I’m planning on teaching a Star Wars-themed, RPG-driven creative writing course at least once (hopefully/possibly more) during the 2017-2018 academic year. To that end I’m trying to get caught up on the new Di$ney-dictated Star Wars canon and also keeping track of the many amazing resources pouring out of Fantasy Flight Games as part of their Star Wars line of role-playing games. I’ve been compiling Amazon Wish Lists as a way to track the items—and their significant expenses.
First up is a rough chronology of the new Star Wars canon with some substitutions for the films. Wookiepedia’s Timeline of Canon Media has been indispensable for putting together the list. The film order is obvious, the TV series less so but still pretty intuitive; the books get dicey when you start working in short stories, and the comic books are frankly a mess to keep straight and they’re the most expensive.
The real trouble I’m having is that a large portion of the new canon isn’t in print or film but rather two different television series. The Clone Wars takes place between Episodes II and III (or Attack of the Clones and Revenge of the Sith) and Star Wars Rebels is set before Episode IV (original Star Wars). The problem is time. There are 121 (!) episodes in The Clone Wars and it will take an estimated 54 hours to watch, not counting the 1 hr 38 min movie that kicks it off. Star Wars Rebels is a bit more sane clocking in at only 17.5 hours with season 3 having just started.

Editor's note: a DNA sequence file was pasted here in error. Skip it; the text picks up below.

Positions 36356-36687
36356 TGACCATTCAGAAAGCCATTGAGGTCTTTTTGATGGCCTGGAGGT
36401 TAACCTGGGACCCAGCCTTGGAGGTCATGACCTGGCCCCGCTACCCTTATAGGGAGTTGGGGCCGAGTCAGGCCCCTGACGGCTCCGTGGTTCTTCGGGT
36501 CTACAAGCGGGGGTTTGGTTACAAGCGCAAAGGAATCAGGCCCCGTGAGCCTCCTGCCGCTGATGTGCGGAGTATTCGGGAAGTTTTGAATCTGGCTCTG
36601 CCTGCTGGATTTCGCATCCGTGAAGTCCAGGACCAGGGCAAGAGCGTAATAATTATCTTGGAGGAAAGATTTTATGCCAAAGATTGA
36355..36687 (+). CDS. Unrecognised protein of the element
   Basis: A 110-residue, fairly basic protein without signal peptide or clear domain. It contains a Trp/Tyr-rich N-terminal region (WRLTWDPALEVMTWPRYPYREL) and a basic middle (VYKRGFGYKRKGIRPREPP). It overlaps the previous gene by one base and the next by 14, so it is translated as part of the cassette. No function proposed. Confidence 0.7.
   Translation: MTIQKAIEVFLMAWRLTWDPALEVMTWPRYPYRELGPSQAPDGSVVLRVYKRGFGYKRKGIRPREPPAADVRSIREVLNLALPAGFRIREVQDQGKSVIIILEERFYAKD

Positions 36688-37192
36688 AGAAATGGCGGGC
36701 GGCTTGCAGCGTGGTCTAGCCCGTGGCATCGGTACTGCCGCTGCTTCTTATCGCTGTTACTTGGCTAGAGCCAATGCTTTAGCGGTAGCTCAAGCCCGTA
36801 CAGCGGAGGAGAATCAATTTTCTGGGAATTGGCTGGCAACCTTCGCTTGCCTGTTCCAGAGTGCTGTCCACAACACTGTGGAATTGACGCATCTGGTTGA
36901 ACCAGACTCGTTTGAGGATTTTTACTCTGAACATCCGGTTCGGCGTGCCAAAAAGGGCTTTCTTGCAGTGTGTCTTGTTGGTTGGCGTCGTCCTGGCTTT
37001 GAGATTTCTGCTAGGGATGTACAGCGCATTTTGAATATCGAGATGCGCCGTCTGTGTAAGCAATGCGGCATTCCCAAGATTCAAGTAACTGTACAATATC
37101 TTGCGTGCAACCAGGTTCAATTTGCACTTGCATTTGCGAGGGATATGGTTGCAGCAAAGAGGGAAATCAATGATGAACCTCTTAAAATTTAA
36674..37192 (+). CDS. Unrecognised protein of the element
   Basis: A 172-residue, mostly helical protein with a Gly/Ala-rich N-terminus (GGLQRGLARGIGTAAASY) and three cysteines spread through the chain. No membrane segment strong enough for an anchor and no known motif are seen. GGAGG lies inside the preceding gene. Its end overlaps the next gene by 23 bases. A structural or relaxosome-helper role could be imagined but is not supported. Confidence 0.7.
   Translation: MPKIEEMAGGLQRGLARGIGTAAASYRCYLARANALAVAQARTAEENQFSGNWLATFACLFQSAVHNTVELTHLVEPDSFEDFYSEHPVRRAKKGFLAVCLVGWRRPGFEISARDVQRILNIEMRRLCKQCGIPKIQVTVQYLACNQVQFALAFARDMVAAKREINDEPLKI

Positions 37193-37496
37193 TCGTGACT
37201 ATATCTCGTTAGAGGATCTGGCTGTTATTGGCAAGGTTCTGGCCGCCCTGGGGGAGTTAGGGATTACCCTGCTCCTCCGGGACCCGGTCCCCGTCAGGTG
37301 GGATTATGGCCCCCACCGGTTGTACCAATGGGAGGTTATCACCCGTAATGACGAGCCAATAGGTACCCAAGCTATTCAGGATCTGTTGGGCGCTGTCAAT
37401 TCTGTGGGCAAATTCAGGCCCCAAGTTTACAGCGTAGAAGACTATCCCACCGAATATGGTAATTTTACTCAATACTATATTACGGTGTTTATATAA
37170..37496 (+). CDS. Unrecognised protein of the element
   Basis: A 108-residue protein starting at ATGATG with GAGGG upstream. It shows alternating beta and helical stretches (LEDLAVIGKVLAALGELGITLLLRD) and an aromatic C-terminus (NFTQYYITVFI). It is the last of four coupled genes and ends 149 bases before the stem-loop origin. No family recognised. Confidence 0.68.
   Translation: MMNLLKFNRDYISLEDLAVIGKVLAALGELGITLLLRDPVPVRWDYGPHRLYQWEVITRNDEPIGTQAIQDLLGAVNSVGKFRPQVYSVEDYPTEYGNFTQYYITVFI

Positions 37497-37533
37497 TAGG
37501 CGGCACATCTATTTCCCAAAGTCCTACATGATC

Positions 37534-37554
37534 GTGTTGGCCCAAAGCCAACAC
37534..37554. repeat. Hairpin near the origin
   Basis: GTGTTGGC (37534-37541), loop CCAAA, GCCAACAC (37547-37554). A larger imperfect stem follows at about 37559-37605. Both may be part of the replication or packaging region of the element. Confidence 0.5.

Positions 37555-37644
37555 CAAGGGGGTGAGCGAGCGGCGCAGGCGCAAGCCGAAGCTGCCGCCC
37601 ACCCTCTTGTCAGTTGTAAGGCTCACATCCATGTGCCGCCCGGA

Fantasy Flight’s Star Wars role-playing game has three core rule books that work together: Age of Rebellion (for rebels and politicians), Edge of the Empire (for smugglers and scofflaws), and Force and Destiny (for jedis and force-users.) There’s a lot of overlap between them, but enough unique stuff to compel you to get each. Buying all three will set you back $132 and change.
The real expense is in the supplements, which really drill down into lots of great details so you can really customize your characters, whether she’s a soldier, diplomat, hired gun, or peacekeeper. The five books in the Age of Rebellion series will run you $123. The Edge of the Empire line has seven books and costs $174. The most recent line, Force and Destiny, only has three books (for now) and they’re $77 for the trio. And there are at least two must-buy books still on the way, one in Edge of the Empire for bounty hunters and another for Force and Destiny that deals with urban environments.
If you’re a completionist (whistles innocently) then the grant total for the core rule books and all the supplements is a staggering $506 and that doesn’t include adventure modules, beginner games with light rules (including a Force Awakens set), GM screens, or the whole line of accessory decks to help speed up game management.
I used some professional funds to build my library and I’m two resource books short, with two more on the way. My hope is to have a complete library for students to check out based on the characters they make and thus save them the expense.